In a report into investigations of clinical incidents by the NHS, the Public Administration Select Committee (PASC) raised serious questions about the Ombudsman’s capacity and capability to investigate complaints about clinical matters. The PASC recommends that that the Ombudsman’s office "should concentrate its energy on improving its internal culture and competence" in respect of its current, ongoing investigations. The report says this programme of change should be its main priority.
| Doctors also want investigations to be carried out fairly and promptly so they have the opportunity to make any improvements to improve patient care as early as possible|
| Dr Michael Devlin|
Dr Michael Devlin, MDU head of professional standards and liaison, gave evidence to the PASC inquiry. He said that when assisting doctor and dentist members the MDU had seen a deterioration in the quality of the Ombudsman’s investigations over the last few years "in terms of the detail and analysis provided in the report and because there are often long delays that did not happen in the past".
Commenting on the report, Dr Devlin said:
"We welcome the findings and support the PASC’s recommendations to improve the Ombudsman's investigations. It is natural that patients will expect a prompt, thorough and fair investigation of complaints that are made to the Ombudsman. Doctors also want investigations to be carried out fairly and promptly so they have the opportunity to make any improvements to improve patient care as early as possible. We welcome the PASC's recommendations that the Ombudsman’s service needs to change in many respects and that the main focus should be on implementing the programme of change to improve their complaint handling capacity and competence."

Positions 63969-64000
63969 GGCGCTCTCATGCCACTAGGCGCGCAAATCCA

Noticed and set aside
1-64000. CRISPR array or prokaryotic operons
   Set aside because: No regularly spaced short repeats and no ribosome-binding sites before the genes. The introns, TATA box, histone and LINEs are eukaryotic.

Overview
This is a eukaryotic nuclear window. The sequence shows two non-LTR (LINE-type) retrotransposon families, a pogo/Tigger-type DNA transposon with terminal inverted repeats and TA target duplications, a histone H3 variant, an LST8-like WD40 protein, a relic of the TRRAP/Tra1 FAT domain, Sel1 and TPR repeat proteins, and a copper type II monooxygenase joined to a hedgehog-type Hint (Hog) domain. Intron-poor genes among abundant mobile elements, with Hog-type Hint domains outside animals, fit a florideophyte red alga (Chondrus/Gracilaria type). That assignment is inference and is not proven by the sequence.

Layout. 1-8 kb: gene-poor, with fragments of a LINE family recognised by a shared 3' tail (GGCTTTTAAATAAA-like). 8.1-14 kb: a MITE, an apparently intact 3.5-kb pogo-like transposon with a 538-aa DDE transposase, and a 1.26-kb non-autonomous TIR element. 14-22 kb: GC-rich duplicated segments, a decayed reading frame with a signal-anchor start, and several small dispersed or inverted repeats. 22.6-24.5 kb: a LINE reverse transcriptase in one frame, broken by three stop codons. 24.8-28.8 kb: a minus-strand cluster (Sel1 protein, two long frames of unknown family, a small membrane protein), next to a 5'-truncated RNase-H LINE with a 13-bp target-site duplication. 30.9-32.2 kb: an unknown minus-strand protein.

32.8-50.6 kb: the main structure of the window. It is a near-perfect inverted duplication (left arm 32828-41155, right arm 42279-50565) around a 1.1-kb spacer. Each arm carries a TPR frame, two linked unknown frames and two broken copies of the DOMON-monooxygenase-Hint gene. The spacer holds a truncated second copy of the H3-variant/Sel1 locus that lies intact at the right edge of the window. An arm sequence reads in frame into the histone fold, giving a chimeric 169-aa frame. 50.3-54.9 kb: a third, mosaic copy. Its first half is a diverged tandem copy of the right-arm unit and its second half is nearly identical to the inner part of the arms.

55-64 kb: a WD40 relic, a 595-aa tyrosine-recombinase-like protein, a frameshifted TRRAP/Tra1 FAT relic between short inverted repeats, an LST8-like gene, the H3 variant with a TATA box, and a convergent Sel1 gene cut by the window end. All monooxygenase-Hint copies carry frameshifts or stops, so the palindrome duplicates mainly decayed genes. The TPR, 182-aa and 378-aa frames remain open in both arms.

The MDU also welcomed the Health Service Commissioner for England (Complaint Handling) Bill which was passed by parliament yesterday and will soon get Royal Assent. Brought by David Davis MP, this Private Member's Bill will require the Ombudsman to tell a complainant for the reasons for the delay if their investigation is not finished within 12 months. The Ombudsman will also need to provide an annual report to Parliament detailing how long complaints are taking to be investigated and what the Ombudsman is doing to ensure complaints are concluded within a year.
| It would be a big step if the Ombudsman was pressured to conclude all investigations within a year, but there must be no compromise on the fairness or thoroughness of the investigation|
| Dr Michael Devlin|
Dr Devlin added:
"Many Ombudsman investigations take far too long and that is no good for patients or the doctors and dentists under investigation. It would be a big step if the Ombudsman was pressured to conclude all investigations within a year, but there must be no compromise on the fairness or thoroughness of the investigation."